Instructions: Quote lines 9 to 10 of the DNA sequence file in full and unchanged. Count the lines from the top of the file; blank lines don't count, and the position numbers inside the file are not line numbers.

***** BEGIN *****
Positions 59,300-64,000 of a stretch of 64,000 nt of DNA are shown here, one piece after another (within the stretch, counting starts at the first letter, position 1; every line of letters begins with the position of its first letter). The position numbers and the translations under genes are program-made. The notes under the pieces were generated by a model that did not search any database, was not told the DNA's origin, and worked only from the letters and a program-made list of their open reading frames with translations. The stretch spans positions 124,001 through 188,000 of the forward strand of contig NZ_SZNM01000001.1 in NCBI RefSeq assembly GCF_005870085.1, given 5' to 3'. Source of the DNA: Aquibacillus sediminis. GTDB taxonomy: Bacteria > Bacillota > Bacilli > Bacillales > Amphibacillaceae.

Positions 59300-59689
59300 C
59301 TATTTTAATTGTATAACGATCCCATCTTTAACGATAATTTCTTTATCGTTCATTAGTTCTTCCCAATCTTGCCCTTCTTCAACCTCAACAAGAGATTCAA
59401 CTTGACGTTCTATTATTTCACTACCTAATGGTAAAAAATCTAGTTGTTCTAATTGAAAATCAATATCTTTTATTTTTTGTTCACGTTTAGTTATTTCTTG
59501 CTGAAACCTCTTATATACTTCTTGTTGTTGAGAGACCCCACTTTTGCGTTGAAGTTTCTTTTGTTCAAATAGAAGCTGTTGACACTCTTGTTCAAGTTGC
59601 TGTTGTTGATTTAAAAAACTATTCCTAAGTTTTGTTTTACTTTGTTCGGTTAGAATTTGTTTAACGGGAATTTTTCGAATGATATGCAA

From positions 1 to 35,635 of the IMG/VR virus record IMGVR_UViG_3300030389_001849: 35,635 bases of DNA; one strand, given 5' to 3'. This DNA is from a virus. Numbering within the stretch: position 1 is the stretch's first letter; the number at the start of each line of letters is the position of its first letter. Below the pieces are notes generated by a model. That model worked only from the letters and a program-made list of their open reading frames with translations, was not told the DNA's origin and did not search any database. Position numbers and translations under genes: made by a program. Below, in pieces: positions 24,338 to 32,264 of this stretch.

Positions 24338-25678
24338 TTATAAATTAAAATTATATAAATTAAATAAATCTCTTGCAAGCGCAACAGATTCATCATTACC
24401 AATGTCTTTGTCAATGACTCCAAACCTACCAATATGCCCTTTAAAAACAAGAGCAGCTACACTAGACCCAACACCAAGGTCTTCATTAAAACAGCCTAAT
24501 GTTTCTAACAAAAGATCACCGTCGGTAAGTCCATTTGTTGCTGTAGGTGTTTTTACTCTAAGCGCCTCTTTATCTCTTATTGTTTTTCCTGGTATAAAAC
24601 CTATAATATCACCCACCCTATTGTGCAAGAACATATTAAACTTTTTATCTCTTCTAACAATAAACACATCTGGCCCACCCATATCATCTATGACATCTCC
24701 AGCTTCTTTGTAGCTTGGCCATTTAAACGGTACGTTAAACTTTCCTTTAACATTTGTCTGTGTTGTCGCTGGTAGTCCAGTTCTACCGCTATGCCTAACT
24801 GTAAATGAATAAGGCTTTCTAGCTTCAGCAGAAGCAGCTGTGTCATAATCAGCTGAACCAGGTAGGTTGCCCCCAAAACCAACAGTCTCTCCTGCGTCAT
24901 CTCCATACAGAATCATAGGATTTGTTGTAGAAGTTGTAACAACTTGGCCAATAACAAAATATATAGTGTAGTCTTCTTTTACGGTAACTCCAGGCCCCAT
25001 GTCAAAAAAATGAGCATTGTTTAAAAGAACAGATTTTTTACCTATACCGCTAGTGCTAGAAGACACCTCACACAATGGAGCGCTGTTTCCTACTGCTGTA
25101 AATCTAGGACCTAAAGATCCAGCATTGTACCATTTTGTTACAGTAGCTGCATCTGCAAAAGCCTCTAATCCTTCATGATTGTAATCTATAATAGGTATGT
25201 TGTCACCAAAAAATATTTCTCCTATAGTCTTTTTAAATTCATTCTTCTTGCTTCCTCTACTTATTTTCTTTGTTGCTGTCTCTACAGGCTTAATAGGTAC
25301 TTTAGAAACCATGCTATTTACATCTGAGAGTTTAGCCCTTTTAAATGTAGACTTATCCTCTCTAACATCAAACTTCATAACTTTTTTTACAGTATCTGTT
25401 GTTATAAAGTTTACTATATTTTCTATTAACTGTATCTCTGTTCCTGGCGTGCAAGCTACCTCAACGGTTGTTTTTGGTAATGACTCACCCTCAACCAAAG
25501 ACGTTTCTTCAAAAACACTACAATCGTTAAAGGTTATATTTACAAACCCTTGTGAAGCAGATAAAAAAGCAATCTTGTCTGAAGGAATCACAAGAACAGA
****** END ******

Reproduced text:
Positions 24338-25678
24338 TTATAAATTAAAATTATATAAATTAAATAAATCTCTTGCAAGCGCAACAGATTCATCATTACC